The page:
In addition to the results of Part 1 from studies of patients with nAMD, several studies investigating the efficacy of aflibercept monotherapy have demonstrated that T&E regimens are also suitable for patients with PCV (Supplementary Digital Content, Table 3, https://links.lww.com/APJO/A115).7,13,55–60 In the PLANET trial, investigators had the option to treat according to a T&E regimen in Year 2. Overall, 41.2% of patients with PCV achieved treatment intervals of ≥12 weeks with VA gains of >10 letters maintained up to Year 2.7,13 In the ALTAIR trial, a subgroup of patients with PCV (around 37%) achieved VA gains of up to +4.9 letters by Week 96, with a similar proportion of patients extended to treatment intervals of ≥12 weeks as in the overall cohort (up to 62.8% vs up to 60.2%, respectively).20,61 To our knowledge, there are currently no head-to-head RCTs comparing different anti-VEGF agents with T&E regimens in PCV.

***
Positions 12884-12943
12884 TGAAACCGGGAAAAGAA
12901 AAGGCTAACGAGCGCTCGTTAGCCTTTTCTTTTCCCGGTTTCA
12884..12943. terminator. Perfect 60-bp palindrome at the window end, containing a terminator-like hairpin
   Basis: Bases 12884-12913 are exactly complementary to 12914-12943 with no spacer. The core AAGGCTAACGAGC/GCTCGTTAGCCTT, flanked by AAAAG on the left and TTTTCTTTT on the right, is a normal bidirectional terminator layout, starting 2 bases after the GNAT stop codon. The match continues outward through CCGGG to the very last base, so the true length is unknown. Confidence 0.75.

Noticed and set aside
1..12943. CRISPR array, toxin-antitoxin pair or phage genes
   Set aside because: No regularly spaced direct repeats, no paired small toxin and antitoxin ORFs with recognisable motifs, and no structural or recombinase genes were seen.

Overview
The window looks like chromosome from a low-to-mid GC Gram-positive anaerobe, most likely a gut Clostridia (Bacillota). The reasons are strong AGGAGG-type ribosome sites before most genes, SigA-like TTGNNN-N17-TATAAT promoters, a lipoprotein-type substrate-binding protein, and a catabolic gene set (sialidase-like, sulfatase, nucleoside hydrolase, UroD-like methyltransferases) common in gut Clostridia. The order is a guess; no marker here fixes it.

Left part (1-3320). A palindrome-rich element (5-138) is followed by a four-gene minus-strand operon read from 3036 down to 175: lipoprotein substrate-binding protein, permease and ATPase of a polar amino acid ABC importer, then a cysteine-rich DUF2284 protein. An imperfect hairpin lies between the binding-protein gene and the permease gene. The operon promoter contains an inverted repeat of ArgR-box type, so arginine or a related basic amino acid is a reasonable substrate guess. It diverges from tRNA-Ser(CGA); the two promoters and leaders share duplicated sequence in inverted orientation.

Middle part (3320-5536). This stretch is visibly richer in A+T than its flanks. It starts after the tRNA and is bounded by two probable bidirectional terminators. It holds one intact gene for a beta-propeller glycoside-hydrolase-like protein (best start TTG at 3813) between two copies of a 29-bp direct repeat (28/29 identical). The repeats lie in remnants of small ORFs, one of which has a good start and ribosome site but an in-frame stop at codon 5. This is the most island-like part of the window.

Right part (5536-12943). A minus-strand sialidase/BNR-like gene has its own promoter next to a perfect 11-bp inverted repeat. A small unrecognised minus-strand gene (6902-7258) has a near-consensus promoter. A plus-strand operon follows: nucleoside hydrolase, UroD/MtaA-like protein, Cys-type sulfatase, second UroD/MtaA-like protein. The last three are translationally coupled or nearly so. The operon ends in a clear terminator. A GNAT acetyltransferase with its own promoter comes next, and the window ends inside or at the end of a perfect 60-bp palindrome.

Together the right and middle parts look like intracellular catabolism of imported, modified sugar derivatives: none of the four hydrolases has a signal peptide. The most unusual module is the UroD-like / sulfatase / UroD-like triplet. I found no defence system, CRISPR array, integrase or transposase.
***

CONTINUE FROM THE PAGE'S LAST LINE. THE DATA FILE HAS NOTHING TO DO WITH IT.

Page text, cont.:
In a prospective study by Maruko et al60 exploring 2-year outcomes with aflibercept T&E, vision in patients with PCV had improved by 0.13 logMAR units (approx. +6.5 ETDRS letters) at Year 2. These patients received fewer injections compared with an nAMD cohort over 2 years (12.0 vs 14.3, respectively; P < 0.01), with 67.3% vs 51.1% of patients with PCV and nAMD, respectively, maintained at 12-week intervals.60

In a recent RCT of 53 patients with PCV, Teo et al59 demonstrated that an individualized aflibercept T&E regimen was noninferior to fixed bimonthly dosing for mean change in BCVA from baseline at Week 52 (+8.1 vs +7.9 letters, respectively; P = 0.86), with 47.4% in the T&E arm achieving a last treatment interval of 12 weeks. Complete polypoidal regression was achieved at Week 52 in 55.2% and 41.6% of patients in the T&E and bimonthly arms, respectively; however, this difference was not statistically significant (P = 0.41).59